An officer of the juvenile court spoke to Coney shortly after he had been brought back to police headquarters. The youth indicated he had not been mistreated in any way and he appeared to be in good physical condition. The juvenile court officer and the police officers decided to keep Coney at police headquarters for the night rather than at juvenile detention facilities.
Around 10 or 11 in the evening Koster began taking a formal confession from Coney which was recorded by the stenotypist. At the outset the accused was again advised of his right to remain silent and that anything he said could be used against him in court. Coney indicated he understood his rights and that no threats or promises had been made to him.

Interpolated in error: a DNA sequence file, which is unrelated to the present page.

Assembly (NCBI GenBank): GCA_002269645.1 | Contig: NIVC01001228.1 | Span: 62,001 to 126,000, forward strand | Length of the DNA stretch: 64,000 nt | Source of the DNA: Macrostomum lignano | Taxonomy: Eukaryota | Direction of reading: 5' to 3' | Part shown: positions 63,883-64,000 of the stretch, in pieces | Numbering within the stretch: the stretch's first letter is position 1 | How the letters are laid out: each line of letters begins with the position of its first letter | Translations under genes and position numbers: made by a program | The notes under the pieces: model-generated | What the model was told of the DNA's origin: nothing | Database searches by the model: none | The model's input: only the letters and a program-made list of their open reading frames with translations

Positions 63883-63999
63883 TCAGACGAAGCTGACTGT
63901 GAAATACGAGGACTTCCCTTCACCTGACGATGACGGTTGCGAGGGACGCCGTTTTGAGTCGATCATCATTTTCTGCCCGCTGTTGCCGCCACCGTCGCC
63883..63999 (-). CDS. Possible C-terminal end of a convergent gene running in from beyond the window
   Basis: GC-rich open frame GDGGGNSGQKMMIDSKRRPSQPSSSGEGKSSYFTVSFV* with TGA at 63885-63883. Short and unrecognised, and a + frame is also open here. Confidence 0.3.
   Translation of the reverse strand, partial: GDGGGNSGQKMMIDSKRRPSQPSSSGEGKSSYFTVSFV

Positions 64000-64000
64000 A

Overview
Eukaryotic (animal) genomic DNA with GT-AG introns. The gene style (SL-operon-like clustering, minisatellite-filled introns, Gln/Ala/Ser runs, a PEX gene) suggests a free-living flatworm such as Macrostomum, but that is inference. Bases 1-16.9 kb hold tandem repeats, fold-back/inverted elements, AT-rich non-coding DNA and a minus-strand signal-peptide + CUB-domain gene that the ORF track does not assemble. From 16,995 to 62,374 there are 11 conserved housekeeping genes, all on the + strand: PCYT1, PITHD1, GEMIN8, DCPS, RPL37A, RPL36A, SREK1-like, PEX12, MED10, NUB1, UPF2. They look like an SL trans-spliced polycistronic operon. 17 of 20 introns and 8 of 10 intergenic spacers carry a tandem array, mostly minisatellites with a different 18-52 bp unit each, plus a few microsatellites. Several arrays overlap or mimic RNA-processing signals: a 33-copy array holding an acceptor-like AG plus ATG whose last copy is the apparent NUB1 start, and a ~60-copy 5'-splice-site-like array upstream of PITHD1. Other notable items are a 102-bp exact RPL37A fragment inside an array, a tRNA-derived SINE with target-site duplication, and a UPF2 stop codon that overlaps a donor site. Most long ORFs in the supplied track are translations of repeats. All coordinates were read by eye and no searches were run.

Coney stated that he and another boy had planned to rob and rape Mrs. Foster, whom Coney had previously seen parking her car near his house. Coney had punctured her tire with a butcher knife while she was at work. After she discovered the flat tire she got out of the car and bent over to look at it; Coney came up behind her and hit her over the head with a baseball bat. The two boys took two dollars and other items from Mrs. Foster's purse and dragged her body across the alley into Coney's yard. After they had each raped her and Coney had taken a ring and necklace, they dragged her back to the parking lot.